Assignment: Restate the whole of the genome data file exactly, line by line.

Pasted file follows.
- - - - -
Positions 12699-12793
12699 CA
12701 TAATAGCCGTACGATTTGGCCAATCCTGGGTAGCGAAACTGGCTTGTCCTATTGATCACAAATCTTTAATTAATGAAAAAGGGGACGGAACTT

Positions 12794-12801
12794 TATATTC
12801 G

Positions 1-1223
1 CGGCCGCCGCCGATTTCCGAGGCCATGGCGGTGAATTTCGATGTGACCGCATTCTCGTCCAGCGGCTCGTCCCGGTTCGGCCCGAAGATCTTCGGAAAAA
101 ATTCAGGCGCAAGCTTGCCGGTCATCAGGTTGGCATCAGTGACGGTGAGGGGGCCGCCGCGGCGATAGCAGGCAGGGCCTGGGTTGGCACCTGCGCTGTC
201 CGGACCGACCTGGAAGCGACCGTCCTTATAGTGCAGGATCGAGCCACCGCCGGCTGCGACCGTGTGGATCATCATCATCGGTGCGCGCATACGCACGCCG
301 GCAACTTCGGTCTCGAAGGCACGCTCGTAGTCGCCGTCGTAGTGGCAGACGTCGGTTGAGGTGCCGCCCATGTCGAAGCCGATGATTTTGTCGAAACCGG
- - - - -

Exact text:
Positions 12699-12793
12699 CA
12701 TAATAGCCGTACGATTTGGCCAATCCTGGGTAGCGAAACTGGCTTGTCCTATTGATCACAAATCTTTAATTAATGAAAAAGGGGACGGAACTT

Positions 12794-12801
12794 TATATTC
12801 G

Positions 1-1223
1 CGGCCGCCGCCGATTTCCGAGGCCATGGCGGTGAATTTCGATGTGACCGCATTCTCGTCCAGCGGCTCGTCCCGGTTCGGCCCGAAGATCTTCGGAAAAA
101 ATTCAGGCGCAAGCTTGCCGGTCATCAGGTTGGCATCAGTGACGGTGAGGGGGCCGCCGCGGCGATAGCAGGCAGGGCCTGGGTTGGCACCTGCGCTGTC
201 CGGACCGACCTGGAAGCGACCGTCCTTATAGTGCAGGATCGAGCCACCGCCGGCTGCGACCGTGTGGATCATCATCATCGGTGCGCGCATACGCACGCCG
301 GCAACTTCGGTCTCGAAGGCACGCTCGTAGTCGCCGTCGTAGTGGCAGACGTCGGTTGAGGTGCCGCCCATGTCGAAGCCGATGATTTTGTCGAAACCGG